09-11-2017 08:11 AM - edited 09-11-2017 08:17 AM
09-11-2017 08:11 AM - edited 09-11-2017 08:17 AM
I would like to discuss the global navigation vision/roadmap for a Digital Workplace with Office 365 and SharePoint Online. Right now I see four types of navigation options within O365:
What I would like to give to my users/employess is a Office 365 wide navigation (with mega menu) which is visible across all apps with the same information and design in every single apps/site. With this in place, i could create a real Digital Workplace feeling. Right now my turnaround is to guide the users to a SharePoint Intranet home page through the suite bar clickable logo where the company navigation is implemented. It would be great to extend the O365 suite bar with dynamic and personalizable navigation options.
So what can we expact from Microsoft to solve this problem or what is the vision/roadmap? Are there any updates at Ignite? Does anyone have the same discussions with their users/customers?
A similar conversation can be found here: https://techcommunity.microsoft.com/t5/SharePoint/Navigation-in-Office-365-Teamsites-Groups-Sharepoi...
09-11-2017 10:28 AM
You might want to keep an eye on this Ignite session: https://myignite.microsoft.com/sessions/54704?source=speakerdetail
09-11-2017 01:35 PM
I think you summed it already up in a very compact but comprehensive way. And because you already got deep into that topic, I think it is no news that Office 365 is a bundle of several tools, services and also point of views to the obvious use cases.
You focused on three different technologies here: app-based, mail-based (Groups) and document store based (SharePoint). Some people substitute the classic approach of project sites in SharePoint by using Groups or Teams. Others use Project Online to provision their work spaces. I think under these different view angles to the same use case ("collaborating" in some way) a big fat all-in-one megamenu just does not hit the spot. If you are using Project, Groups or Teams, you don't care for SharePoint at all as you navigate here. If you do your full-fledged SharePoint-Intranet-Thingy, you have your local navigation. For document-based work spaces without Groups or Teams you would probably go for aggregated infos by search or use Delve or Websites as your starting point.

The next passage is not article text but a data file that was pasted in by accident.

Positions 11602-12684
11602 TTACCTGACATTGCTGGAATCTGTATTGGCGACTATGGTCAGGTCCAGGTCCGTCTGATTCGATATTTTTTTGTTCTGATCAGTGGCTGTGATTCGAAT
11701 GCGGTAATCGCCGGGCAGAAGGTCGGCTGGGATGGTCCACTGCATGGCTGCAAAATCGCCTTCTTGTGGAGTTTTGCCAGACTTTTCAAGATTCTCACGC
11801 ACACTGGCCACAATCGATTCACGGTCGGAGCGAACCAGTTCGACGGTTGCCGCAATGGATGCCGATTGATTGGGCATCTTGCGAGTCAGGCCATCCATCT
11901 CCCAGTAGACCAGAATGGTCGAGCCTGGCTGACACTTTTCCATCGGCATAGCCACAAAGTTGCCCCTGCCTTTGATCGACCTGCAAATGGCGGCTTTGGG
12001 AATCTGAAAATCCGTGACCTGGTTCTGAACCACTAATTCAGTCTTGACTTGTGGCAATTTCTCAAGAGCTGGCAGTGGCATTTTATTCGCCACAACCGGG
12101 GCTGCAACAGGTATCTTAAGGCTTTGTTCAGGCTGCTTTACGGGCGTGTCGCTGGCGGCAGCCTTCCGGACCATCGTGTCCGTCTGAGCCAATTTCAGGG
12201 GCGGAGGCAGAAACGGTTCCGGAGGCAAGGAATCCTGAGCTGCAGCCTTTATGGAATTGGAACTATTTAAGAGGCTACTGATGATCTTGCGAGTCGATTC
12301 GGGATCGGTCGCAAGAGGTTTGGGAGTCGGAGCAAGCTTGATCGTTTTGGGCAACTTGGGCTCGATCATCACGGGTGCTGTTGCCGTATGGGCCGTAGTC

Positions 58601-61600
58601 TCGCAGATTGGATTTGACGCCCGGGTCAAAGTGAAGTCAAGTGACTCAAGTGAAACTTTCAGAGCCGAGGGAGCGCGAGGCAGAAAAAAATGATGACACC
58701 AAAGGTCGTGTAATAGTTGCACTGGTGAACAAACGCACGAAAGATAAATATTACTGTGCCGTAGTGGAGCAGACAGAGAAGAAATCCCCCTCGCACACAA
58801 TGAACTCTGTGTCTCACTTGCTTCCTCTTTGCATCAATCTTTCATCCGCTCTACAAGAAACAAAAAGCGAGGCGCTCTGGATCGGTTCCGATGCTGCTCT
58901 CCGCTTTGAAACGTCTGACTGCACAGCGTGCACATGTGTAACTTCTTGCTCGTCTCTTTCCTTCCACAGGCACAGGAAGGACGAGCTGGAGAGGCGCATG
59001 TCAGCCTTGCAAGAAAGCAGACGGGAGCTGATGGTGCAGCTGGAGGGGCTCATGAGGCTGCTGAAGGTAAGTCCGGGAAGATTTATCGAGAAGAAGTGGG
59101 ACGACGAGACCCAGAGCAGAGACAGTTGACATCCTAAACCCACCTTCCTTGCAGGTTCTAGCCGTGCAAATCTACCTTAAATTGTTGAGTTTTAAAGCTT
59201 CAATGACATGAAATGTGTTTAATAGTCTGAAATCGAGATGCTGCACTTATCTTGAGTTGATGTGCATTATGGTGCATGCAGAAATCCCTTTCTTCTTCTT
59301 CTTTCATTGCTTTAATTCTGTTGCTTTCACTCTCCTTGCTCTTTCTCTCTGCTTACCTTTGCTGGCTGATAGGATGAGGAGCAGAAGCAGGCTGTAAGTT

When SharePoint evolved to 2013 and many people realized that the ootb-experience got more decentralized with a more complex navigation, many were disappointed. But in my opinion this approach without that megamenu-all-in-one you stay more focused on what you really want to do. I agree nevertheless that for end users who are not used to navigate in this way over services it is really hard as most stick to hard-wired click paths. We did such a megamenu on customer demand for SharePoint as a delegate control that gets its navigation points from Managed Metadata and that can be added to all SharePoint Sites. But honestly I am not a big fan of this. It tends to be outdated and does not reflect all that stuff you have access to in other services.
Last thing: A menu where you would put all sites, locations and apps into one bucket would be ridiculously large and growing, becoming more and more a site map of diverse information that would not be handy. If you have to search in a menu to finally find your link this becomes a far worse option to a normal search in the Enterprise Search Center or Delve.
Just my 2 Cents. :)
09-11-2017 03:25 PM
Good comments Carsten, I agree with you. There is a tendency to want 'structured' navigation but in reality that is not easy especially for very large organisations. I am old enough to remember when Yahoo introduced structured navigation for the internet. That went well ... Then along came Google's single search bar. And that was more than 20 years ago.
It is natural for humans to want to categorise the way they see and manage things, it gives them some degree of comfort, as we all know from the multi-cascading network file share folders. The reality, though, is that many people cannot find what they are looking for unless they 'know' the navigation. So our network file shares are littered with the abandoned debris of other's navigation habits.
The digital world is different. Your navigation path and context is not necessarily mine; I may want to find information in context that means nothing to you. The Office Graph helps me, just like the algorithms in Facebook and LinkedIn present information to me that I would otherwise have never known about.
The problem, for many people I think, is that in the world of digital work, so dominated by network file share and email folders for over 30 years, the idea of seredipitous discovery as opposed to knowing the path, is hard to grasp.
A great reference book on this subject is 'Everything is Miscellaneous' by David Weinberger.